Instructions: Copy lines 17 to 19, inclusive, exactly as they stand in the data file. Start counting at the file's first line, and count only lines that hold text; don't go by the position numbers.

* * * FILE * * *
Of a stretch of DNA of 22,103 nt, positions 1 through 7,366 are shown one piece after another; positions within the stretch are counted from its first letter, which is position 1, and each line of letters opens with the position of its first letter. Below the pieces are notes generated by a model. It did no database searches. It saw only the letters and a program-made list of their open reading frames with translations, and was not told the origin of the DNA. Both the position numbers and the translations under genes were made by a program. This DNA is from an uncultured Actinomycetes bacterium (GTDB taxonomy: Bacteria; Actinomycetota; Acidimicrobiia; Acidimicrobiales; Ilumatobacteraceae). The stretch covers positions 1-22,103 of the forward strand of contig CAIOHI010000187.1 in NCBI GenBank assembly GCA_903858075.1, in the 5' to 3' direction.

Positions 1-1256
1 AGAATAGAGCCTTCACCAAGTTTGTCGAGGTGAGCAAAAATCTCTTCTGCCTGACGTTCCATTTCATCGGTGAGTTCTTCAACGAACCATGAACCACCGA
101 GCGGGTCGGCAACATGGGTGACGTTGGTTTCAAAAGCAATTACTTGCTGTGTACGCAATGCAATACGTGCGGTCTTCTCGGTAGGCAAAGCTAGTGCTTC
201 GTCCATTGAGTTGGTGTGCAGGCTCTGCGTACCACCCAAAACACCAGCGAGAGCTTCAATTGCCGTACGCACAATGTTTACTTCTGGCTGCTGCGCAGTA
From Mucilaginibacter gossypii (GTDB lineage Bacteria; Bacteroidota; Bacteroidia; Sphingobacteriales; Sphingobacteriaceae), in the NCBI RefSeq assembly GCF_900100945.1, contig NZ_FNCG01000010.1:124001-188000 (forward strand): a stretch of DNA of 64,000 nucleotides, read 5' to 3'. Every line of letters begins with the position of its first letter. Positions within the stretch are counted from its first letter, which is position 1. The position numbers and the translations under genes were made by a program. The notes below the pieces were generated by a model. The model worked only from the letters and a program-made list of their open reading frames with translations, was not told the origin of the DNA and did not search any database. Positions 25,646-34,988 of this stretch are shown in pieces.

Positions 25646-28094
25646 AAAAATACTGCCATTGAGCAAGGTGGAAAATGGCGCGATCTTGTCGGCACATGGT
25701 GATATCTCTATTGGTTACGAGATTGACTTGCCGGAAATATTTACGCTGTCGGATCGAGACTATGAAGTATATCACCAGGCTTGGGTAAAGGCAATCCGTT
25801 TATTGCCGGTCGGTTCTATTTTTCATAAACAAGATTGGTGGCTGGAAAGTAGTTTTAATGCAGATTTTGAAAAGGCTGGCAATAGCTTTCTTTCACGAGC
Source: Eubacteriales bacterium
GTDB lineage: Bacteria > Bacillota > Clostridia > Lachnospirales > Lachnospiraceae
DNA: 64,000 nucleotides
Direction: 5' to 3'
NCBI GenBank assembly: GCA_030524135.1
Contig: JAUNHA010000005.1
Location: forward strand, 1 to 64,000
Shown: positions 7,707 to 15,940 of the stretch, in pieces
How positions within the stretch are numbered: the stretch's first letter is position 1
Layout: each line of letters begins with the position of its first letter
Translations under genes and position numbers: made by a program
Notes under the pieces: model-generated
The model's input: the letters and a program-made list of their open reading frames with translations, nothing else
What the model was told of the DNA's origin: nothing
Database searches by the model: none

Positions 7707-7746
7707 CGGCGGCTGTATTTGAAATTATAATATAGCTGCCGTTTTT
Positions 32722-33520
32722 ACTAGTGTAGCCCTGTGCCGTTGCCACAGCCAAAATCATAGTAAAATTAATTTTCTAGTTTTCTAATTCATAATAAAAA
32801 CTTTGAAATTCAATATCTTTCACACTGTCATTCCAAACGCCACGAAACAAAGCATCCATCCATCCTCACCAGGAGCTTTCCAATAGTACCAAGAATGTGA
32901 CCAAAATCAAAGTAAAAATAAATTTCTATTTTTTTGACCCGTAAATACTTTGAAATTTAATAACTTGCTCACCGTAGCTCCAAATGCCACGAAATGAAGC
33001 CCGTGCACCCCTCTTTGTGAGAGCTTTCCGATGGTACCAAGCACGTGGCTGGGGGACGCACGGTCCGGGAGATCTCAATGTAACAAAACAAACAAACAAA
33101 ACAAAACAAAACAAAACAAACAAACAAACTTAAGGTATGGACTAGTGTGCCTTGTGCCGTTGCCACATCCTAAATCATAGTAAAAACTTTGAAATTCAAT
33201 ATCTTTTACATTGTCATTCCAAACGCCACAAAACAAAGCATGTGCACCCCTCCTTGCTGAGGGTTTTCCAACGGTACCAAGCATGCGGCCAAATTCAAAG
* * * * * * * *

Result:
Location: forward strand, 1 to 64,000
Shown: positions 7,707 to 15,940 of the stretch, in pieces
How positions within the stretch are numbered: the stretch's first letter is position 1